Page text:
A 2017 study from the University of Pennsylvania shows how principles from the field of visual arts can be successfully applied to medical training to increase observational and descriptive abilities.
Observational skills are critical for medical students and yet students undergo no specific training to develop them. Several medical fields in particular, like ophthalmology and dermatology, are heavily dependent on the doctors’ ability to provide a diagnosis and treatment based on visual examination.
In contrast, art education provides plenty of formal training in visual literacy — the ability to interpret and find meaning in images. With that in mind, researchers from the University of Pennsylvania and Children’s Hospital of Philadelphia collaborated with educators at the Philadelphia Museum of Art to see what happens when medical students undergo training similar to that of art students.
The researchers randomly assigned 36 first-year medical students to an art-training group and a control group. The art-training group received six, 1.5-hour art observation sessions at the Philadelphia Museum of Art. The facilitators used the “Artful Thinking” approach, which focuses on introspection and observation before interpretation.
The results were impressive. Observational skills as measured by description testing improved significantly in the art training group — the students improved their clinical observational skills, as assessed by retinal photographs and photographs of external signs of eye disease.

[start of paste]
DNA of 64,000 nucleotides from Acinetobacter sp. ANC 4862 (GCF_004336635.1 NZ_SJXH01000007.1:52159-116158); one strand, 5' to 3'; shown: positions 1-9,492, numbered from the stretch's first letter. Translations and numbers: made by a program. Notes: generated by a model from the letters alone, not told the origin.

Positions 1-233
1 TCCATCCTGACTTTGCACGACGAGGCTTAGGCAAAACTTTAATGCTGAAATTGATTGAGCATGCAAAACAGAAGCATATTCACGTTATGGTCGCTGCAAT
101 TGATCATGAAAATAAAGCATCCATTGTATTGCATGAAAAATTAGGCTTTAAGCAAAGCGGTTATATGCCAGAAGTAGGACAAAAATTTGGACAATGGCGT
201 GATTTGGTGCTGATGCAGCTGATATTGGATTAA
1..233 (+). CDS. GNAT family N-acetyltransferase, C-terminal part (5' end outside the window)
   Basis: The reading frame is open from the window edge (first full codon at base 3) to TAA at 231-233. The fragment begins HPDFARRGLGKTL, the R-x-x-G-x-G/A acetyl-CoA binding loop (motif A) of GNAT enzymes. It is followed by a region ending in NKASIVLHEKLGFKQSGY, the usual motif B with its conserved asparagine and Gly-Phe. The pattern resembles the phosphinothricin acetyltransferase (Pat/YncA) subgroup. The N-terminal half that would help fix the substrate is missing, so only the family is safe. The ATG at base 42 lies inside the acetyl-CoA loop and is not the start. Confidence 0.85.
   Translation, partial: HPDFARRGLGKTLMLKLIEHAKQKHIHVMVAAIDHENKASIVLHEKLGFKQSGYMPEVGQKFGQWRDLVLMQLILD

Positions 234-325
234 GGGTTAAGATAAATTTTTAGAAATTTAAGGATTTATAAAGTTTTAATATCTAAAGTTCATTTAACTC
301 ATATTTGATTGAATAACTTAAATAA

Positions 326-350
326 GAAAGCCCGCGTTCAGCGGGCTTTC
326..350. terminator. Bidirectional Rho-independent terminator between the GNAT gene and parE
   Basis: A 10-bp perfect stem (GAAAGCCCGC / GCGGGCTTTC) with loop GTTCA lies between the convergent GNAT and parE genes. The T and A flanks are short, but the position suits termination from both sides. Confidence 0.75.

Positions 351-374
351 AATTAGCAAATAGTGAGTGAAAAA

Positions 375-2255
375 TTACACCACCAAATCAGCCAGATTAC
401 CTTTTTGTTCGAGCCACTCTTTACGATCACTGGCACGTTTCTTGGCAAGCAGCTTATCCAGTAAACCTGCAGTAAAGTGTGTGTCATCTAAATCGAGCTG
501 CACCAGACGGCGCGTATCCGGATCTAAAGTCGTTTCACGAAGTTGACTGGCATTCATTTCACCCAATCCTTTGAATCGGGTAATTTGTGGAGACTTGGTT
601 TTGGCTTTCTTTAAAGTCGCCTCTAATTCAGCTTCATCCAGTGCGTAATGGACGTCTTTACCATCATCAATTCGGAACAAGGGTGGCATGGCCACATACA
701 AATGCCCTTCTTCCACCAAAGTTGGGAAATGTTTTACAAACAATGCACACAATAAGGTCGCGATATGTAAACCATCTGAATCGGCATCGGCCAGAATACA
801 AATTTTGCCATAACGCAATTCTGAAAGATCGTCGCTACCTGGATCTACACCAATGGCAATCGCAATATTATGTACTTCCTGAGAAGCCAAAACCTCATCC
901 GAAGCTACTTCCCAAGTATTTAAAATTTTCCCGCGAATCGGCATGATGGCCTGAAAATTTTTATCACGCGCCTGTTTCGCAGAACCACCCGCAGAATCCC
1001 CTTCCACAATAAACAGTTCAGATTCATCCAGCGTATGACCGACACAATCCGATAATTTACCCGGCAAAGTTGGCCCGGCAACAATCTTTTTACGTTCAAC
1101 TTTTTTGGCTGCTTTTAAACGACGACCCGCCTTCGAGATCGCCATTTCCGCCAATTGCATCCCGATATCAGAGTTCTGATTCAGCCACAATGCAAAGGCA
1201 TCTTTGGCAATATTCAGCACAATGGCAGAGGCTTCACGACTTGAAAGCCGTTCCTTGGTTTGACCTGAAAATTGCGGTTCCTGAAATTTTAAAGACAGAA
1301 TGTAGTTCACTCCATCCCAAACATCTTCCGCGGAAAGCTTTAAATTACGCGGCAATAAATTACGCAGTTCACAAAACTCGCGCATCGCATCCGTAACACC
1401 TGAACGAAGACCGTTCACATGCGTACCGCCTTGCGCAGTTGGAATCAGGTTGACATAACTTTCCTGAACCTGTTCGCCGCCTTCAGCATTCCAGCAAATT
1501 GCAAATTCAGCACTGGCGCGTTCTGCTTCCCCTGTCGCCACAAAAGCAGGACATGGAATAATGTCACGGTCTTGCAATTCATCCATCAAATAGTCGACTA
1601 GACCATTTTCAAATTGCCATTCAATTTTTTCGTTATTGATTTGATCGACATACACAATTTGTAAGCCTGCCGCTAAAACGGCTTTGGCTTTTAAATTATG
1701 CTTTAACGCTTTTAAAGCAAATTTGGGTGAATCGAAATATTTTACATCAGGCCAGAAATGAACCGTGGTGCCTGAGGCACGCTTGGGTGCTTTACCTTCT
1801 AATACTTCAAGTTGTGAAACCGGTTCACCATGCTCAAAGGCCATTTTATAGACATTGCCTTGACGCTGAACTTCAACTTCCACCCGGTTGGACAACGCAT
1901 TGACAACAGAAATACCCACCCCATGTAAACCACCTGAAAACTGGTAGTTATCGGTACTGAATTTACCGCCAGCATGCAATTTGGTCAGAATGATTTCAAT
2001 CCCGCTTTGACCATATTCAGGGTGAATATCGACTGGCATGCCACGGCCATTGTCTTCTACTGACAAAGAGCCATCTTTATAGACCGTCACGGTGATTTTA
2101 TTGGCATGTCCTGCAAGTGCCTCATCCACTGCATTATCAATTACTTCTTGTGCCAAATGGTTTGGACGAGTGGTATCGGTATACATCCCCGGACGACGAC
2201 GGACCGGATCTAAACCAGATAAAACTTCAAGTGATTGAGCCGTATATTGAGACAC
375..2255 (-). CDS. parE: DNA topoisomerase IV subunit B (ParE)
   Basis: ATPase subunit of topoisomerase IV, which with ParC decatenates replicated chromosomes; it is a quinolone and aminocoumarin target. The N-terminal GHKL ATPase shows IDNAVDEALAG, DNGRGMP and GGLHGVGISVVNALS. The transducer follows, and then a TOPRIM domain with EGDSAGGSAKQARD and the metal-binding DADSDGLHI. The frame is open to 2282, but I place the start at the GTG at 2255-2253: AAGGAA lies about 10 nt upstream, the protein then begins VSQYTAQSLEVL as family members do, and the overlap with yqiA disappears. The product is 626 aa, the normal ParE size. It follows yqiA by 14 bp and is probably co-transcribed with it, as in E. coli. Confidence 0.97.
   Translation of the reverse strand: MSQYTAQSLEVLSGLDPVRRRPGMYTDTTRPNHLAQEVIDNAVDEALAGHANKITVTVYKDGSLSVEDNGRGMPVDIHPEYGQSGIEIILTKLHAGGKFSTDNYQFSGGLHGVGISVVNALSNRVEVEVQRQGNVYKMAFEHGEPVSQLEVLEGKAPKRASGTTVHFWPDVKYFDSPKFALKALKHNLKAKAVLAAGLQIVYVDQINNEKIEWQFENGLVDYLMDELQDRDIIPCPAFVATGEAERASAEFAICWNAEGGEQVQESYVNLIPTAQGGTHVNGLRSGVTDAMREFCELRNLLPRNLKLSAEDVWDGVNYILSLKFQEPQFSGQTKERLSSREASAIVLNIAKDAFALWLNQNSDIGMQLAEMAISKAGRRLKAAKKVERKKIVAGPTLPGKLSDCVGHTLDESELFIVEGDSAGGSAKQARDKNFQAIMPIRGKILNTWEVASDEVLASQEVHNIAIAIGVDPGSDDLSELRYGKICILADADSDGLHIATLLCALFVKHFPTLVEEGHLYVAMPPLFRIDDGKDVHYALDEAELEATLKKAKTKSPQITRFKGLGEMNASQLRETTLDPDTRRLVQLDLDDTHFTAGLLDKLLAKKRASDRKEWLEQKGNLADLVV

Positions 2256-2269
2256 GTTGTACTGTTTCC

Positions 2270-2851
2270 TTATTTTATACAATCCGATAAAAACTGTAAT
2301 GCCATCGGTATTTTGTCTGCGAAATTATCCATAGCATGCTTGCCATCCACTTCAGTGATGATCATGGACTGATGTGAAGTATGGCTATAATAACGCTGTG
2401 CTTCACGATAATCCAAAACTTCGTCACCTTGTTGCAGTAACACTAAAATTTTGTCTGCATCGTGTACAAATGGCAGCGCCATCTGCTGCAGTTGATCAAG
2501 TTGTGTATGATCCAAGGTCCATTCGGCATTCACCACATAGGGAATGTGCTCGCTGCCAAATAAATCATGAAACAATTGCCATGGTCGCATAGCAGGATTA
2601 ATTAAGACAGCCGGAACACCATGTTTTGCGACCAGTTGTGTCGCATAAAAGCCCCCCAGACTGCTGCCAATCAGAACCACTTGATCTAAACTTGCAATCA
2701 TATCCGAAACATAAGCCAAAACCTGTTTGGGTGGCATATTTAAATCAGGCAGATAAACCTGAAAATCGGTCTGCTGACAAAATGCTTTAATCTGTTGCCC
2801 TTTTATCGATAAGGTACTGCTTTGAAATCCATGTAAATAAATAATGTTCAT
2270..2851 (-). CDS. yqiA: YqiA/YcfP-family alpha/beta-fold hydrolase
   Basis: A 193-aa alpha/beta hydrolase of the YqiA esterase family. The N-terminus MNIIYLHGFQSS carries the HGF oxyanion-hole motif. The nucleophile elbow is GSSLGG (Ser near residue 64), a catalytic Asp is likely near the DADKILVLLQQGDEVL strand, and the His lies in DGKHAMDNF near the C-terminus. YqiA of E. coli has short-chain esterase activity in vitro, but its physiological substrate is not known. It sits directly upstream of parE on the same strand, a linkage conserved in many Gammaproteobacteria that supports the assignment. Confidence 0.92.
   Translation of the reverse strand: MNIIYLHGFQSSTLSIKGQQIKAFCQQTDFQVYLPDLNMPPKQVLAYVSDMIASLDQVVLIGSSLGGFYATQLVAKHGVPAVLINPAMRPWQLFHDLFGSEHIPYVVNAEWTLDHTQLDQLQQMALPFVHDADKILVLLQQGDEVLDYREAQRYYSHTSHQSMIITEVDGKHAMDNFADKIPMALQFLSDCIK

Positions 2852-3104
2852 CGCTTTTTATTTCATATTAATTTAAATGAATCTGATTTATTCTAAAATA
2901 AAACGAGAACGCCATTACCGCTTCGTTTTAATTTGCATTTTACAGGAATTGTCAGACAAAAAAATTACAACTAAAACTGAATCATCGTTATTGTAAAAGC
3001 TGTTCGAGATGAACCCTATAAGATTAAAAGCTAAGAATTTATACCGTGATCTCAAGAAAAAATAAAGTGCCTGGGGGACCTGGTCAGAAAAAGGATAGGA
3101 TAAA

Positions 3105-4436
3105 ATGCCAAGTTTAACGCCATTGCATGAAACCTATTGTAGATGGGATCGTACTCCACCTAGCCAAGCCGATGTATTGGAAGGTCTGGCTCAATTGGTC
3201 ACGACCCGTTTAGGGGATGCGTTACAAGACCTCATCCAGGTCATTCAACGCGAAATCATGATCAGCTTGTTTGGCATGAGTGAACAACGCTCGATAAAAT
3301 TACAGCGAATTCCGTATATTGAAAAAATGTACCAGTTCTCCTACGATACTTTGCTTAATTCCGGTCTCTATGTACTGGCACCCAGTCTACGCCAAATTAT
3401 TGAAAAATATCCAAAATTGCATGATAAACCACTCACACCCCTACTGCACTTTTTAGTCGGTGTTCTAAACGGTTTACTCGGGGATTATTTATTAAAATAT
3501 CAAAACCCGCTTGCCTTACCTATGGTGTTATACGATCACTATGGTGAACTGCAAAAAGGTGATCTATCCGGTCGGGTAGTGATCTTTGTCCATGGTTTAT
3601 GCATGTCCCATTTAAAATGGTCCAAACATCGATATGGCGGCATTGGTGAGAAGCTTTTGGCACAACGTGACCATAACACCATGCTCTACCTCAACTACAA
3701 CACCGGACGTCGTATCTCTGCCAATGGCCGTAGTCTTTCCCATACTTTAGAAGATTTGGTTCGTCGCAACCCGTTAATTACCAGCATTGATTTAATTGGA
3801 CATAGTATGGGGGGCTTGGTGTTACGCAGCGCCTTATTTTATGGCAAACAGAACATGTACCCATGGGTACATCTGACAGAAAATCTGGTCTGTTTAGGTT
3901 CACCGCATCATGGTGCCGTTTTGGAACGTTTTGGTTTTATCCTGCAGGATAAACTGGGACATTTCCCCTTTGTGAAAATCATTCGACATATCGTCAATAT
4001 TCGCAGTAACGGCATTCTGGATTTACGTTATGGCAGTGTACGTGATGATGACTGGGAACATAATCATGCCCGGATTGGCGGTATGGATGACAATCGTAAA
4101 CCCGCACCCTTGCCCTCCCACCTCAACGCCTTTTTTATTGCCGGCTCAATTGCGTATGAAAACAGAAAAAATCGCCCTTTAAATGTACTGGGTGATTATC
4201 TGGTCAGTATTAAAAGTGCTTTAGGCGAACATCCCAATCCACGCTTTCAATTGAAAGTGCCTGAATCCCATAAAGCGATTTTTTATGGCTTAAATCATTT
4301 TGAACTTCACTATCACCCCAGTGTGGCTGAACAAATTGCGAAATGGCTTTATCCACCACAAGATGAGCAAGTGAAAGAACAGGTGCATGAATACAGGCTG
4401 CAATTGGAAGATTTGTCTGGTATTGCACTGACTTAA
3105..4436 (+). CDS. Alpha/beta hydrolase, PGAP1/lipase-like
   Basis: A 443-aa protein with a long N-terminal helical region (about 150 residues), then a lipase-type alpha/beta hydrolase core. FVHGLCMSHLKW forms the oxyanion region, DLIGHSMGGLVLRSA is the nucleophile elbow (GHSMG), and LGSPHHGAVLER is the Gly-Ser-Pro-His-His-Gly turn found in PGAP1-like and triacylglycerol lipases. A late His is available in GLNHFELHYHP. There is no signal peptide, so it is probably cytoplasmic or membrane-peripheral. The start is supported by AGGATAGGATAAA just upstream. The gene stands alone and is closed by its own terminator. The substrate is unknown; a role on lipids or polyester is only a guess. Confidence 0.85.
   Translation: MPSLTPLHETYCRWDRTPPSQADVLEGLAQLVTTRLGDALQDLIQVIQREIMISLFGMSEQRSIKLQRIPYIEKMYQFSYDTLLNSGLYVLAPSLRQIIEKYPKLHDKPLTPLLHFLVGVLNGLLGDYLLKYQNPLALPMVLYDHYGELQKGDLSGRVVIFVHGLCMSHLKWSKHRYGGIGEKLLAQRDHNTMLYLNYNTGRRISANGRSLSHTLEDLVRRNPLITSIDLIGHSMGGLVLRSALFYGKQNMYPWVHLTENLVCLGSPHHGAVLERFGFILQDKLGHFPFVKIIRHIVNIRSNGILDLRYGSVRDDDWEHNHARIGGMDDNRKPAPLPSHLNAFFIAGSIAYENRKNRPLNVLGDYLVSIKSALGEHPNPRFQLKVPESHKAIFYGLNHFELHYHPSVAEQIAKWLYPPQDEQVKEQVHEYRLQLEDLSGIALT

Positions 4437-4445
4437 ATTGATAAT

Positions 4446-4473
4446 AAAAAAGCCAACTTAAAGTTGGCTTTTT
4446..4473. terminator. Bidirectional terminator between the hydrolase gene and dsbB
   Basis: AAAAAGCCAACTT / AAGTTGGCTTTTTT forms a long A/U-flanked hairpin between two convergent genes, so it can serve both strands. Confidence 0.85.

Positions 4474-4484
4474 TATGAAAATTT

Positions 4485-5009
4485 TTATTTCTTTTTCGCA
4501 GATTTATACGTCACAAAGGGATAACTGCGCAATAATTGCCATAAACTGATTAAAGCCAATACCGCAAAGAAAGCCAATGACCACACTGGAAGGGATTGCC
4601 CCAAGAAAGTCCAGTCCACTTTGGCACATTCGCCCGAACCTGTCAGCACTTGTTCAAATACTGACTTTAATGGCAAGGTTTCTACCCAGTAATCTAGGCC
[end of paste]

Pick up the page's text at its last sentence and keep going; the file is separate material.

One student participating in the study said:
“After just one session, I found myself listening to a radiologist discuss the same principles we used to look at art when analyzing a CT scan. Later I found our practice of creating narratives in the art class helped guide me when interacting with standardized patients.”
The researchers conclude that art training alone can help teach medical students to become better clinical observers. Another positive aspect of the finding is that the Artful Thinking course is an easy to implement, low-cost intervention.
The Artful Thinking framework was developed by Harvard Project Zero and the Traverse City, Michigan Area Public Schools. It relies on six “thinking dispositions” or “palettes” — comparing and connecting, exploring viewpoints, finding complexity, observing and describing, questioning and investigating, reasoning.
Each thinking disposition has several thinking routines — short, easy-to-learn mini-strategies that extend and deepen students’ thinking. For example, in the observing and describing disposition, students are encouraged to look at an image quietly for at least 30 seconds, list 10 words or phrases about any aspect of the picture, and then repeat the activity again to find 10 more words or phrases. This routine helps students slow down and make careful, detailed observations by encouraging them to push beyond first impressions and obvious features.
Horace DeLisser, MD, associate dean for Diversity and Inclusion in the Perelman School of Medicine, says about the study:
“It is incredibly encouraging to see that principles from a field, such as art, that can seem so vastly different from medicine, can be so successfully applied and utilized to help improve clinical skills and overall professional development for medical students. We look forward to continuing to see how these principals can be used long-term for medical trainees and practicing physicians.”
Amy E. Herman is the founder and developer of The Art of Perception courses. She trains top officers in the United States military, law enforcement, medicine, education, and industry in how to increase their visual intelligence. In the following video she explains how different aspects of visual intelligence like the “pertinent negative” are relevant to our personal and professional lives.